'Move plants outdoors in summer in a bid to receive enhanced light, humidity, and air circulation,' recommends Lina. 'Then bring them back indoors before nighttime temperatures drop below 55° Fahrenheit.'

A problem that plant owners have with orchids is that they struggle to bloom multiple times if they are being grown indoors, but if you make sure your temperature at nighttime is lower than during the day, you stand a better chance. Lower the temperature by around 5° F to stimulate the bloom. This might be easily done by fiddling around with your heating system, but an easy way is to simply move it to a cooler room in the house like a bathroom or north-facing room at nighttime.

4. Stimulate your orchid with fertilizer

Moth orchid

(Image credit: The Stem)

Feeding your orchid with a balanced liquid fertilizer provides the nutrients it needs for substantial new growth. 'Use a balanced orchid fertilizer, following the recommended dilution and application frequency,' says Zahid.

Look for a formula made specifically for orchids and follow the label directions. 'Many expert growers recommend fertilizing weekly at quarter-strength during the active growing period from spring through fall,' says Lina. 'Reduce applications in winter or use plain water.'

Make sure the potting medium is moist before applying fertilizer, as dry material can burn the roots. Flushing the pot monthly with clean water prevents the buildup of salts that can accumulate from fertilizers. Your orchid will reward you with strong foliage as well as more numerous and longer-lasting blooms.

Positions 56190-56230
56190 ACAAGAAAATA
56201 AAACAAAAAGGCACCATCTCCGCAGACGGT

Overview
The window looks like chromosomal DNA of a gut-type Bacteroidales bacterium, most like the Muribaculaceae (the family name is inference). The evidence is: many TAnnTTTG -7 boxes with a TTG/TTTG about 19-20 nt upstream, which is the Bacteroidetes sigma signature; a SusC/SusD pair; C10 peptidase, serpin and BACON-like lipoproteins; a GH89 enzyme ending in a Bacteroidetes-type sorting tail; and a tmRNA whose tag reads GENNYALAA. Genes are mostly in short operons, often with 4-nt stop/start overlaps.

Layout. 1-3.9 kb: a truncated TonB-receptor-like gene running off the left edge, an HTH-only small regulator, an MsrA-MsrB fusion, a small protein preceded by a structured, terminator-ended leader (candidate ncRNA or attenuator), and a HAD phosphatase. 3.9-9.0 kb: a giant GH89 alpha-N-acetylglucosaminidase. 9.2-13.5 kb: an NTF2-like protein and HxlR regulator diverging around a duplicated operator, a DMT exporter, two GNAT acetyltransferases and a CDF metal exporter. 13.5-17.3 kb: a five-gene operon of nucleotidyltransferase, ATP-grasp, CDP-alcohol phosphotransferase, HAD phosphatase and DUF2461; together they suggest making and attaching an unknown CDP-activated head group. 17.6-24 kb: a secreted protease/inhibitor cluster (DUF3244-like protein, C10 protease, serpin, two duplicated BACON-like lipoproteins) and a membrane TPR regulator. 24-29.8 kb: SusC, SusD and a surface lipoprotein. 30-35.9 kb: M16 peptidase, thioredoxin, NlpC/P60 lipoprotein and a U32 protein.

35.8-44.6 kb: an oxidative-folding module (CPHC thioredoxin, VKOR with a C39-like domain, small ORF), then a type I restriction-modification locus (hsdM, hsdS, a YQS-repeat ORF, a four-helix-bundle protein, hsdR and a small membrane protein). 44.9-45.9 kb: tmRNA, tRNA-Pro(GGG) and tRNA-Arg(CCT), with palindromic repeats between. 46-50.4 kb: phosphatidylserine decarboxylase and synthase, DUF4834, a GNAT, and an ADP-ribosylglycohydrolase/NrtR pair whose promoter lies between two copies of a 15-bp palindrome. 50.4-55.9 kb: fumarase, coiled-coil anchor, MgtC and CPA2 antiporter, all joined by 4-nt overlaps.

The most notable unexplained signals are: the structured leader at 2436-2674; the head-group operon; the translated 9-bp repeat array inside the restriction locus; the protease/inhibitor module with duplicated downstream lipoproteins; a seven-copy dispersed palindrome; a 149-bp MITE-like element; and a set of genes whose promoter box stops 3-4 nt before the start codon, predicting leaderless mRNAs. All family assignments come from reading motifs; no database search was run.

You can also help the flower with plant food spikes that feed orchids only when the plants are in growth. They need to be replaced every few months.

Alternatively, research how to fertilize houseplants naturally for options like banana peel or even eggshells to encourage your potting mix without the aid of chemicals.

5. Repotting

A vase of white orchids

(Image credit: Funnyhowflowersdothat)

Consider repotting if the orchid outgrows its container, providing fresh growing medium to stimulate your orchid and make your indoor garden look its best. Orchids thrive in an airy growing medium that drains quickly and doesn’t stay overly wet. Packaged orchid mixes or baskets make good choices, as they contain bark chunks that leave plenty of air pockets for the roots. Lina also encourages you to DIY your orchid mix.

'Avoid soilless peat-based mixes, as these tend to retain too much moisture and suffocate the roots,' recommends Lina. Repotting into fresh orchid medium every two to three years encourages faster growth by giving the plant’s root system room to expand.

3 buys to help your orchid grow faster

Oonagh Turner
Livingetc content editor and design expert

Oonagh is a content editor at and an expert at spotting the interior trends that are making waves in the design world. Writing a mix of everything and everything from home tours to news, long-form features to design idea pieces on the website, as well as frequently featured in the monthly print magazine, she's the go-to for design advice in the home. Previously, she worked on a London property title, producing long-read interiors features, style pages and conducting interviews with a range of famous faces from the UK interiors scene, from Kit Kemp to Robert Kime. In doing so, she has developed a keen interest in London's historical architecture and the city's distinct tastemakers paving the way in the world of interiors.